Hello, Katy Lee here. When I was a kid I loved to play with my food. To give myself some credit, though, I will say, I never dove into my meals like “Mommy’s Little Piggy” from “A Christmas Story.” Eww.
Usually, I was a mad scientist pretending to work in a laboratory, creating concoctions that would save the world from some annoying fungus or the like. (Yes, I even created stories to go with my food.) By the time I finished playing, I had taken a boring, straight-laced meal (Shh, don’t tell my mother) and created the pièce de résistance. And eventually, as I got older, my playing turned into experimenting with various spices and ingredients with the end results of some fabulous works of food art.
Even back then I followed the old saying, “All work and no play makes Katy a dull girl.” That anything without play is boring. And now, as a writer, I have taken that play into my stories.
Now, you may say your story follows the correct baseline, bringing your reader from point A to point B, with all the necessary black moments and turning points, and that’s great, but without a little jue de mots (play on words) your story could end up like my mom’s meals. Sure, it’s complete and it will satisfy, but it sure could have used a little wordplay to spice it up.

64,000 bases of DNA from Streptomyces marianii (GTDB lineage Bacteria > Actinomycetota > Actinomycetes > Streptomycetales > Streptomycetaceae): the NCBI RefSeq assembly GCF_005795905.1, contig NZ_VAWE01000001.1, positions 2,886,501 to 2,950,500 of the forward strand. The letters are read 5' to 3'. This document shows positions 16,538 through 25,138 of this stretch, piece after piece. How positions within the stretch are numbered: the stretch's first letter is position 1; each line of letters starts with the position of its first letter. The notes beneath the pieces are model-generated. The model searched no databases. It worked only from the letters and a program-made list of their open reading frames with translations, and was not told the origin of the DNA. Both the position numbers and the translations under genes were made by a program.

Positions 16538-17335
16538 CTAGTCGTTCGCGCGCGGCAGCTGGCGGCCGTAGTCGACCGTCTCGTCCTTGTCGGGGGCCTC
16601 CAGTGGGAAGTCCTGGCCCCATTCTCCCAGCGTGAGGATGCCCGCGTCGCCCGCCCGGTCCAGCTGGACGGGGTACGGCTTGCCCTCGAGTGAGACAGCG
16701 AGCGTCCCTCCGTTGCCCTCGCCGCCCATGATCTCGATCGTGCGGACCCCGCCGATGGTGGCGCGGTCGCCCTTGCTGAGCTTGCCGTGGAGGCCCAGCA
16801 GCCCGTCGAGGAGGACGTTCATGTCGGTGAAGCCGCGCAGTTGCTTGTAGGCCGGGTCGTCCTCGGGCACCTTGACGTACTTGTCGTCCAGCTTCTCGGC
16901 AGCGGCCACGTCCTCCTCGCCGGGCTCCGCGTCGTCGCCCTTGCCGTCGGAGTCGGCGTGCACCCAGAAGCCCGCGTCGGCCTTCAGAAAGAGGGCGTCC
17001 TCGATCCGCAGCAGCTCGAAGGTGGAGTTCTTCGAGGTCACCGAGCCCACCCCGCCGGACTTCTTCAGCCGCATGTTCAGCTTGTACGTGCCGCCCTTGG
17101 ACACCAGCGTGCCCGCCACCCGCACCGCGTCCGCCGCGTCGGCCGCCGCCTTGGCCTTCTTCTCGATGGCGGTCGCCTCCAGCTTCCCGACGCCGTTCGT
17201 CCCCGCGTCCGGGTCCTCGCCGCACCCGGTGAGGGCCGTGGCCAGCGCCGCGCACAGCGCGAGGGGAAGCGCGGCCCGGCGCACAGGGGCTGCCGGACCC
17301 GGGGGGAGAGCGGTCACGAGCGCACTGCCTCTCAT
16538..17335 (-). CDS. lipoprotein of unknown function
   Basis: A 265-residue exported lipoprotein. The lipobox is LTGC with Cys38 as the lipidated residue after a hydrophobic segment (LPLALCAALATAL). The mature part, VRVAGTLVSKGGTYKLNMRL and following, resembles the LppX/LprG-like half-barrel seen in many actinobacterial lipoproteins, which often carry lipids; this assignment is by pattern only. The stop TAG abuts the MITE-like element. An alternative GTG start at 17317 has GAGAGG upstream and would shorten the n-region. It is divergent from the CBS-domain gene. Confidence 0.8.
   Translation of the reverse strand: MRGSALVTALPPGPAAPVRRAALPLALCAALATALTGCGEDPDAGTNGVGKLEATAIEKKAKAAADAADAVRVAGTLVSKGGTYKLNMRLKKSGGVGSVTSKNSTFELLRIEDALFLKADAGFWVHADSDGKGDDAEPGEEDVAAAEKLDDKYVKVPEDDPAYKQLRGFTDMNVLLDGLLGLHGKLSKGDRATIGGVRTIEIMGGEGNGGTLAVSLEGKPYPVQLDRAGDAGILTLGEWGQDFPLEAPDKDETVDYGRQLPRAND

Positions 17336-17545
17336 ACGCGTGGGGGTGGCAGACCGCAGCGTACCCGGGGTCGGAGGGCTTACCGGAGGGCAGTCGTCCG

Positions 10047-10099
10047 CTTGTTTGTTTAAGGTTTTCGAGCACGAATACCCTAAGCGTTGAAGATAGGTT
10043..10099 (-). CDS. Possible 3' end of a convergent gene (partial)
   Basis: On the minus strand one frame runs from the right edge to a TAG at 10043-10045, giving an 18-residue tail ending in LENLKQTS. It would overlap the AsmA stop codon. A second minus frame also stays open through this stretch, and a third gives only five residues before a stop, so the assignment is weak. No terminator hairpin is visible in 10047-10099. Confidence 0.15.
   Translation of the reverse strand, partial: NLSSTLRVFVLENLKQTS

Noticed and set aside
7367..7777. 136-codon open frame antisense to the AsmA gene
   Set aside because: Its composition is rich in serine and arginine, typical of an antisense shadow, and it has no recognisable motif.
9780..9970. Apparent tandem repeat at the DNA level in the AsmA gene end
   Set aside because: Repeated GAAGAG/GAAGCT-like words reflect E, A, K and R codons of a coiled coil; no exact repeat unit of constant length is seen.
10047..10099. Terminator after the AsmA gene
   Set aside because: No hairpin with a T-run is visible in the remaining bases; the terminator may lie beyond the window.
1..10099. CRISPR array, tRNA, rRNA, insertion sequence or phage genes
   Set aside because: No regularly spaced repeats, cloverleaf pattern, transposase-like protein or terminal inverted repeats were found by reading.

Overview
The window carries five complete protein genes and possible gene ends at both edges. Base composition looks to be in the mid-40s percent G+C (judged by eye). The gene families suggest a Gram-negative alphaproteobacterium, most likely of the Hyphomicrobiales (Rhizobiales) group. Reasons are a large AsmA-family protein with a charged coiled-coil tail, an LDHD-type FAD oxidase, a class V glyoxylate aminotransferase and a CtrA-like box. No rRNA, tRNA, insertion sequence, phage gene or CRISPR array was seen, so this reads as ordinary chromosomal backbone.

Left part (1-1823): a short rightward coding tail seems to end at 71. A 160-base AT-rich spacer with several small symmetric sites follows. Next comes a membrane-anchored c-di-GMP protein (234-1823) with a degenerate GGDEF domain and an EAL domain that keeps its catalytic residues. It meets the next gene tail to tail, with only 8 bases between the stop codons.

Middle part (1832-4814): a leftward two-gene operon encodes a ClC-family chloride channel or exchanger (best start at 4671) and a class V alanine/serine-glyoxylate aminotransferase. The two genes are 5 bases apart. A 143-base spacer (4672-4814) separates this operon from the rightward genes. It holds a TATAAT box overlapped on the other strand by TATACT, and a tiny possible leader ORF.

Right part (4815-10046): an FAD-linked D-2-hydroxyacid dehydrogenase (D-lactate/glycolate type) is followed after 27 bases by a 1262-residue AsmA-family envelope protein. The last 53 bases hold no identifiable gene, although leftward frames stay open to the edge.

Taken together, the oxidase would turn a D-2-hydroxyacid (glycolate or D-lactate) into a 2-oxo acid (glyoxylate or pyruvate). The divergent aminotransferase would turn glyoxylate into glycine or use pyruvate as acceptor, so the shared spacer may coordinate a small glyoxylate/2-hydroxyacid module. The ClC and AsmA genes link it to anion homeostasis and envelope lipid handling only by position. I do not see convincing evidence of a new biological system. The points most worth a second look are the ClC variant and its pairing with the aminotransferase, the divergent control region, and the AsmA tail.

Some ways I have found to do this in my writing can include substituting out your everyday words for more exciting descriptive ones. For example, I could take the word “dancing” and replace it with “a toe-tapping production.” It feels a bit livelier and more fun.
A thesaurus can be most helpful for doing this, but a lot of times you want to do more than just swap out one word for another. You want to give your reader a whole visual as a comparison.
For example, in a situation where you need to paint a picture of a failing business, you could draw that out in numerous sentences, or you could say something like this. “We could count our client list on one hand of a bad high-school woodshop teacher.” (Thank you Mitch Joel)
The Unlocked Secret: A picture is worth a thousand words, and if you can give your reader the picture in just a few, you just saved yourself a whole lot of work…and a high word count. Get creative in your descriptions. Experiment with new vocabulary. Play word games. And read, read, read. You never know, maybe your writing will spice up so much, you’ll win a major award!
Question: How do you play with your words? And BTW, if anyone wants to play a game of Facebook Scrabble with me, bring it on.